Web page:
Anything & Everything

March 15, 2014

If You Owe Someone An Apology, Pay Up

Filed under: Writing — Susan Morgan @ 12:59 pm
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A few thoughts on making an apology, something I’ve had to do more than once in my life. Most recently an apology was owed to the recipient of a snarkily worded email I’d sent. No surprise that as a writer I can put together a soul splintering insult when I choose, only in this case I was dead wrong. Reacting first, using logic second. I should have known better, but I didn’t.

So, an apology was in order. An in-person, look you in the eye and admit being wrong moment of pure vulnerability. When I learned I was wrong, it felt terrible; it was awkward and uncomfortable. No one likes to be told they made a mistake. No one likes to look like a hotheaded fool.

Yet wallowing in my shame and angst, I was reminded of a life lesson I’ve found (so often) to be true — if you must eat crow, eat it warm. Apologize right away. Don’t wait, don’t try to wiggle free or justify. As the tag line says — Just do it.

The longer you wait, the harder it will be to get the words out. The feeling of being wronged is incredibly powerful, destructive and hard to put aside, you don’t want that to be any part of any relationship you care about. Waiting gives all this a chance to fester and take hold while the delay only makes things worse.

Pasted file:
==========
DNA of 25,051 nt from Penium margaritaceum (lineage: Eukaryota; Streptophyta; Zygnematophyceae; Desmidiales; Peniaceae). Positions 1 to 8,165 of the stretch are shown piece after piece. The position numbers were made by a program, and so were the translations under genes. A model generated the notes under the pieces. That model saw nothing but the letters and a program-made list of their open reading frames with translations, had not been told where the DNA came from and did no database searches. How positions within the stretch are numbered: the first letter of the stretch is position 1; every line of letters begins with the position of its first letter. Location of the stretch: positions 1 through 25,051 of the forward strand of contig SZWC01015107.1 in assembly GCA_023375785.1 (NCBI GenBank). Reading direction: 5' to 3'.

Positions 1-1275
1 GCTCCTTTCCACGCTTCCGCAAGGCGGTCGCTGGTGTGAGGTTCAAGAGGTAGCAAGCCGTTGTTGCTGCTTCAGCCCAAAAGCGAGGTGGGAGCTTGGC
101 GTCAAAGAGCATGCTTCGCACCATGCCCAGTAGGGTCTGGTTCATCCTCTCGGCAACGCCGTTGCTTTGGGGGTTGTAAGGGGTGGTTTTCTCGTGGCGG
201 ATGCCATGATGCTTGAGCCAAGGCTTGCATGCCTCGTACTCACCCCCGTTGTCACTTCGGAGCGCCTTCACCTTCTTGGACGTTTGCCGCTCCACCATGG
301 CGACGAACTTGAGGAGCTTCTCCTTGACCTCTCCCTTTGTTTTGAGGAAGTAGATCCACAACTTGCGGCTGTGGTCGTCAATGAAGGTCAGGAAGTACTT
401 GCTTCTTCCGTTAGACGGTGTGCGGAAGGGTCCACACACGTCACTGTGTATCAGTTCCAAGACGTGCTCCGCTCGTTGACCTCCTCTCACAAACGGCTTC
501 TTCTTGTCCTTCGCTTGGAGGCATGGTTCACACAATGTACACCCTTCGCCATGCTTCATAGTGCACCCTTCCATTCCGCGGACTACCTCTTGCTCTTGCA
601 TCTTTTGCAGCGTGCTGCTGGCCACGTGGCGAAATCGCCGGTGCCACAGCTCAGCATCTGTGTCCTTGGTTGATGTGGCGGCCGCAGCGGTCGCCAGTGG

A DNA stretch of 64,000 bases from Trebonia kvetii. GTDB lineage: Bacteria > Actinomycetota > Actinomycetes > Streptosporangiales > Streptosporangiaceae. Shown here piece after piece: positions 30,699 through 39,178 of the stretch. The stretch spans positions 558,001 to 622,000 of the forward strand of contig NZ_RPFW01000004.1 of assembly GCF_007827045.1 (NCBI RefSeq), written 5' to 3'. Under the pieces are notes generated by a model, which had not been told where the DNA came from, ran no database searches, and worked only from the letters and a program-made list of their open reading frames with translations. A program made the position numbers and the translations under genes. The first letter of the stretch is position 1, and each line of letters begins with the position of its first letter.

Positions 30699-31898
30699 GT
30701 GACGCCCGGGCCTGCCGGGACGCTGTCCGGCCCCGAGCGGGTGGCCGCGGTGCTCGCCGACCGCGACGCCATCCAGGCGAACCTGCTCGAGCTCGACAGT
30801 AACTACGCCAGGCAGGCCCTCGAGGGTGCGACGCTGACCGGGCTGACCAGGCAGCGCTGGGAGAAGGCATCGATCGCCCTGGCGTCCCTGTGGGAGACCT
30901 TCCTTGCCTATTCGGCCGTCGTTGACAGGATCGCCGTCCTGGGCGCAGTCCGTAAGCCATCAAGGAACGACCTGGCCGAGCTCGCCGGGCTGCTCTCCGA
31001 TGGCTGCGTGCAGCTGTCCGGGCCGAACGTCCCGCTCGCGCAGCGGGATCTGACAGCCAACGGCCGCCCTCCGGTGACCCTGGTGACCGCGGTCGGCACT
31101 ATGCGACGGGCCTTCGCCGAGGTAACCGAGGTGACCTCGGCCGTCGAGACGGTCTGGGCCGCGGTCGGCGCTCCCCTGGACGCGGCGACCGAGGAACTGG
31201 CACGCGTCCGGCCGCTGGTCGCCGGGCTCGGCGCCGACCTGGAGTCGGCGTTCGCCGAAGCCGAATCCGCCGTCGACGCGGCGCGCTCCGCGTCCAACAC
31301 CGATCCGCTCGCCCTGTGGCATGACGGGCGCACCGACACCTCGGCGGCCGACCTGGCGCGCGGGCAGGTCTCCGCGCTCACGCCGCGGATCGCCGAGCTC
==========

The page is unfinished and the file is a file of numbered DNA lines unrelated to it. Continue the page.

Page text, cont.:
Now you’re wrong and you refused o apologize.

You’ll feel that kind of tension in the air any time you are together. Deny it, ignore it — it’s still there between you from now on. Poisoning the relationship. Hurting your reputation.

Let too much time go by before making the deserved apology and you will only struggle harder to get the words out. The moment will never seem right to say them. You might even start a time or two, only to be cut off. You might even be grateful for the interruption. Somehow these words of apology will stick like glue in your throat and though you’ll practice them in your head, time passed makes them nearly impossible to actually get out.

See what I mean? Eat it warm, apologize as soon as you know you’ve wronged someone you care about; don’t wait. Admit your fault and ask forgiveness. Take your lumps… in the end it won’t feel as bad, or be as lingering as you imagine.

In fact, most people will forgive, as I was grateful to find out, so long as you are genuinely sorry.

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